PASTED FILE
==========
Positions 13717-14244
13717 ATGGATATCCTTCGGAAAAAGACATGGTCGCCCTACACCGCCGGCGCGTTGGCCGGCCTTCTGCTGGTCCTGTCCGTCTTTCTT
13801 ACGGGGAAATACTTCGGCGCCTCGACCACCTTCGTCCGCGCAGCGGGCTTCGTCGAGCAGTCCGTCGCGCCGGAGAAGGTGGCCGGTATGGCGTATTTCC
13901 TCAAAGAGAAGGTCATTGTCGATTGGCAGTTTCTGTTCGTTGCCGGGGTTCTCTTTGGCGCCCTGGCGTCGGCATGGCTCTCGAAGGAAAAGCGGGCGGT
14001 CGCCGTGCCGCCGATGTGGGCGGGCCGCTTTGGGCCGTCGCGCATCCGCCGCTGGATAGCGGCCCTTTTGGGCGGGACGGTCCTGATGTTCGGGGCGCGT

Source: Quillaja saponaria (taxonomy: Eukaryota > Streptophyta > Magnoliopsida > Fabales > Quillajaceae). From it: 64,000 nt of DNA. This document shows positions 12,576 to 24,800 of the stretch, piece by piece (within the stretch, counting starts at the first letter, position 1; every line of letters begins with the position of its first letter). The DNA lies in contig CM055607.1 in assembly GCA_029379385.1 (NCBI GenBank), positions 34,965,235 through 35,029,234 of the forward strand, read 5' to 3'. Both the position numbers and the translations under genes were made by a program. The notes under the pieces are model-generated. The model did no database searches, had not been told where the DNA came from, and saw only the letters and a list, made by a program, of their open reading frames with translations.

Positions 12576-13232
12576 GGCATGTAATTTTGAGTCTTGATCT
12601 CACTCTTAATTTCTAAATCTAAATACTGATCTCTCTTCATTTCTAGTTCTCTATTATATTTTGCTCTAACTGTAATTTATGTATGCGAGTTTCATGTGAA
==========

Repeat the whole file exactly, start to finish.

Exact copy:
Positions 13717-14244
13717 ATGGATATCCTTCGGAAAAAGACATGGTCGCCCTACACCGCCGGCGCGTTGGCCGGCCTTCTGCTGGTCCTGTCCGTCTTTCTT
13801 ACGGGGAAATACTTCGGCGCCTCGACCACCTTCGTCCGCGCAGCGGGCTTCGTCGAGCAGTCCGTCGCGCCGGAGAAGGTGGCCGGTATGGCGTATTTCC
13901 TCAAAGAGAAGGTCATTGTCGATTGGCAGTTTCTGTTCGTTGCCGGGGTTCTCTTTGGCGCCCTGGCGTCGGCATGGCTCTCGAAGGAAAAGCGGGCGGT
14001 CGCCGTGCCGCCGATGTGGGCGGGCCGCTTTGGGCCGTCGCGCATCCGCCGCTGGATAGCGGCCCTTTTGGGCGGGACGGTCCTGATGTTCGGGGCGCGT

Source: Quillaja saponaria (taxonomy: Eukaryota > Streptophyta > Magnoliopsida > Fabales > Quillajaceae). From it: 64,000 nt of DNA. This document shows positions 12,576 to 24,800 of the stretch, piece by piece (within the stretch, counting starts at the first letter, position 1; every line of letters begins with the position of its first letter). The DNA lies in contig CM055607.1 in assembly GCA_029379385.1 (NCBI GenBank), positions 34,965,235 through 35,029,234 of the forward strand, read 5' to 3'. Both the position numbers and the translations under genes were made by a program. The notes under the pieces are model-generated. The model did no database searches, had not been told where the DNA came from, and saw only the letters and a list, made by a program, of their open reading frames with translations.

Positions 12576-13232
12576 GGCATGTAATTTTGAGTCTTGATCT
12601 CACTCTTAATTTCTAAATCTAAATACTGATCTCTCTTCATTTCTAGTTCTCTATTATATTTTGCTCTAACTGTAATTTATGTATGCGAGTTTCATGTGAA